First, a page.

PTSD is more of a not-forgetting than remembering problem. When the mind replays a troubling event, the fear and distress that were present when the memory was formed come flooding back. Fear and anxiety-based memories are stored in the amygdala, although their tendrils delve deep into every part of the brain. Propranolol blocks protein formation in the amygdala, meaning memories can’t be formed. Propranolol, in short, can erase the emotional fear of a memory without affecting the factual memory of what happened.
The human brain is a fantastically complicated and flexible thing. Its ability to surgically select our memories is an evolution-based adaptation, at least to my mind. If we remembered every second of every day, I daresay we’d get lost dwelling in our own minds and lose our functionality in the day-to-day. Psychology teaches that the human brain has evolved to forget trivial information and remember powerful or important episodes of our lives, especially negative ones, as a way to better predict future events and know how to deal with them.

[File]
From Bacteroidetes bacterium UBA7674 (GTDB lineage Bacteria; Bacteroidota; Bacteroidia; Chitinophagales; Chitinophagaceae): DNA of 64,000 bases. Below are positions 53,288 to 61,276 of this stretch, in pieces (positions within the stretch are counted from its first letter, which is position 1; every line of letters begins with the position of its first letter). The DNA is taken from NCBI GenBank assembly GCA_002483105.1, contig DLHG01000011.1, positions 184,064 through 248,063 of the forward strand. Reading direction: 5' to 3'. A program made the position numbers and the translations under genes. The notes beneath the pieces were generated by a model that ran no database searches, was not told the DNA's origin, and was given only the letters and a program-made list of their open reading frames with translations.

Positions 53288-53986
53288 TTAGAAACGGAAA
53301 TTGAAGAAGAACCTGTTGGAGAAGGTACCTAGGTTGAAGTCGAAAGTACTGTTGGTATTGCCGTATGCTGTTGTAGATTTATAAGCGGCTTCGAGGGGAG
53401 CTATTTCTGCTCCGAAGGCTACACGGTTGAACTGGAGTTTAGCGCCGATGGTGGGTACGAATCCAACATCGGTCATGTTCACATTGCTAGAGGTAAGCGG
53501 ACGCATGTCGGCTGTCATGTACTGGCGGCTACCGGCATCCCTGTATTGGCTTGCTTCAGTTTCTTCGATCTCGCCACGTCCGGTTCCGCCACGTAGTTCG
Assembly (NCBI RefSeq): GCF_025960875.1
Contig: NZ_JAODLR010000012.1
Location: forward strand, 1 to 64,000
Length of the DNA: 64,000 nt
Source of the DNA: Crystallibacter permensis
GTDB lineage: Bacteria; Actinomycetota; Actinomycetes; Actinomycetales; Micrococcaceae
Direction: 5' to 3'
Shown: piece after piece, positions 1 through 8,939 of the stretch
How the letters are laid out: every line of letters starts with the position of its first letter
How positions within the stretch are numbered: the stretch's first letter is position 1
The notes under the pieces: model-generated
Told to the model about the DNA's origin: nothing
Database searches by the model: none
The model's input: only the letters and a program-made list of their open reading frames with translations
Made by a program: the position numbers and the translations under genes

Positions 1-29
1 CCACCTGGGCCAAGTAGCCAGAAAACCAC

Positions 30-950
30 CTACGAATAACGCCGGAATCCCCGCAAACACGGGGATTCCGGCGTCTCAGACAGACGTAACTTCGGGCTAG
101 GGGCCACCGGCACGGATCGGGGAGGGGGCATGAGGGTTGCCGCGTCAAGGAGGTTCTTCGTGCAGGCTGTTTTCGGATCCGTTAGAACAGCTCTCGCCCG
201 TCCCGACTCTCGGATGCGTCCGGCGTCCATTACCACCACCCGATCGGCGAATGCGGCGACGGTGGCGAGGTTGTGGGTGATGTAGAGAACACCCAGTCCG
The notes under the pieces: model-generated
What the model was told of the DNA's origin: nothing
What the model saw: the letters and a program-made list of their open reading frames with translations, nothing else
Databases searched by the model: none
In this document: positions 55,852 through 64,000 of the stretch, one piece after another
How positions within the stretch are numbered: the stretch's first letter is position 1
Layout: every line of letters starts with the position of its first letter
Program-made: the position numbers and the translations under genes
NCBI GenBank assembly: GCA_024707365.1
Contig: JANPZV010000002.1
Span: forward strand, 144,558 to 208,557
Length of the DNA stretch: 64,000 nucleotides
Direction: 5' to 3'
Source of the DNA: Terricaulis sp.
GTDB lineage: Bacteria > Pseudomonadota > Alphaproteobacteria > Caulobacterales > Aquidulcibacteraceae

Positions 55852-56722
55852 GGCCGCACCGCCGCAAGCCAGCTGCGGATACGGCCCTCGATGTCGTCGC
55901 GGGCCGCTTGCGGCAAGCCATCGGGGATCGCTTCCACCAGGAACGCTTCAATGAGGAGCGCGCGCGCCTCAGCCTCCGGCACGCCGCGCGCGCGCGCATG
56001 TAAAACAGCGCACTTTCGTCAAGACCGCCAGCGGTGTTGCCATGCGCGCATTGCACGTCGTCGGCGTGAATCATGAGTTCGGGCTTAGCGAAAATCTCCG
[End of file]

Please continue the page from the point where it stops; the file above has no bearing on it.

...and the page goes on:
Trauma, in this system, becomes much harder to obliterate. Dealing with it is like hardening and strengthening yourself, however uncomfortable or unpleasant it may be.
I don’t need to remember what I ate for dinner last Thursday, nor what I wore to that Furthur concert in 2016. I do remember going outside a fancy restaurant facing a duck pond when I was a wee tike and mooning the whole dining room to pee in the pond. I like to think I learned from that.
All the same, memory makes me who I am, at least partly. Even the most painful, shameful, and difficult memories are not things I want to forget. They’re my cautionary tales, my party stories, my gray hairs, and my wisdom. I’ve earned them all. They enable me to navigate newer situations more easily than if I couldn’t remember what I’d done.
Over time, my memories have defined my personal understanding of myself and have become part of my narrative. Yes, I’m forgetful about some things I wish I’d remembered, yes I remember things where I question why I remember them so vividly when they’re seemingly unimportant, and yes, I certainly remember things I don’t like remembering, but I don’t have to fill any empty holes in the narrative of me. I can look at what I can’t remember and remember who I am.
You’re sitting there when the ER doc comes back around. “Thought about it?” she asks.
You look up at her, squint your eyes, and say, “Thought about what?”